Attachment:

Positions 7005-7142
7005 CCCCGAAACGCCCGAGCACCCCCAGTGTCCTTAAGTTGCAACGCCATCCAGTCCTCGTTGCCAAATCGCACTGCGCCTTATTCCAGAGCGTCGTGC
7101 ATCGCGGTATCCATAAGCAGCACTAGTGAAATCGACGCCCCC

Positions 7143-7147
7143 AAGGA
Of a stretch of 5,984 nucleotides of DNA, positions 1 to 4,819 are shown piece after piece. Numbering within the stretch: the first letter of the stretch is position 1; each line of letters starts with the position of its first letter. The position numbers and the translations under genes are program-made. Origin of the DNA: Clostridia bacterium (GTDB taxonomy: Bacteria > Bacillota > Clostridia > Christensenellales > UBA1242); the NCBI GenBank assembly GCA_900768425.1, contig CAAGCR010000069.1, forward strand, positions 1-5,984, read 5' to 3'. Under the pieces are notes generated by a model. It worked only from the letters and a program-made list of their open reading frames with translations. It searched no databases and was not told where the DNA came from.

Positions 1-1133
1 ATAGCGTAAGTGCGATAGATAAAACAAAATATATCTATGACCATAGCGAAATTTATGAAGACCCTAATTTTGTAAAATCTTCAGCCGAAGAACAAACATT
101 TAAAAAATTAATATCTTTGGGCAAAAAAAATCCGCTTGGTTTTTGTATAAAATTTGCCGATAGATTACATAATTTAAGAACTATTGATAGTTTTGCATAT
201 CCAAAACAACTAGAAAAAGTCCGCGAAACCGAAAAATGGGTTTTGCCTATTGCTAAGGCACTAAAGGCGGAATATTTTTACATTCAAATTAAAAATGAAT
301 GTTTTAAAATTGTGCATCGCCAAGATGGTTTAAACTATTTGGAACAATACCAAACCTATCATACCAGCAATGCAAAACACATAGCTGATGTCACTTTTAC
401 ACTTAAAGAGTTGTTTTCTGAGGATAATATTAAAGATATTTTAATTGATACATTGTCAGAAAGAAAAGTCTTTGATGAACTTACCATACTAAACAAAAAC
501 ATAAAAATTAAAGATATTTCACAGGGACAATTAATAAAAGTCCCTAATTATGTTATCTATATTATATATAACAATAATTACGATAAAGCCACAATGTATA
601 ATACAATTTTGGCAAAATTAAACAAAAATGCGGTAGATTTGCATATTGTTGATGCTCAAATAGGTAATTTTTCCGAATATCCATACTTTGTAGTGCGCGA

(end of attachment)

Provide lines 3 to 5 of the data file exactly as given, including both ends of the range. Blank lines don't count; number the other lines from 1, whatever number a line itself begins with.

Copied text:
7101 ATCGCGGTATCCATAAGCAGCACTAGTGAAATCGACGCCCCC

Positions 7143-7147
7143 AAGGA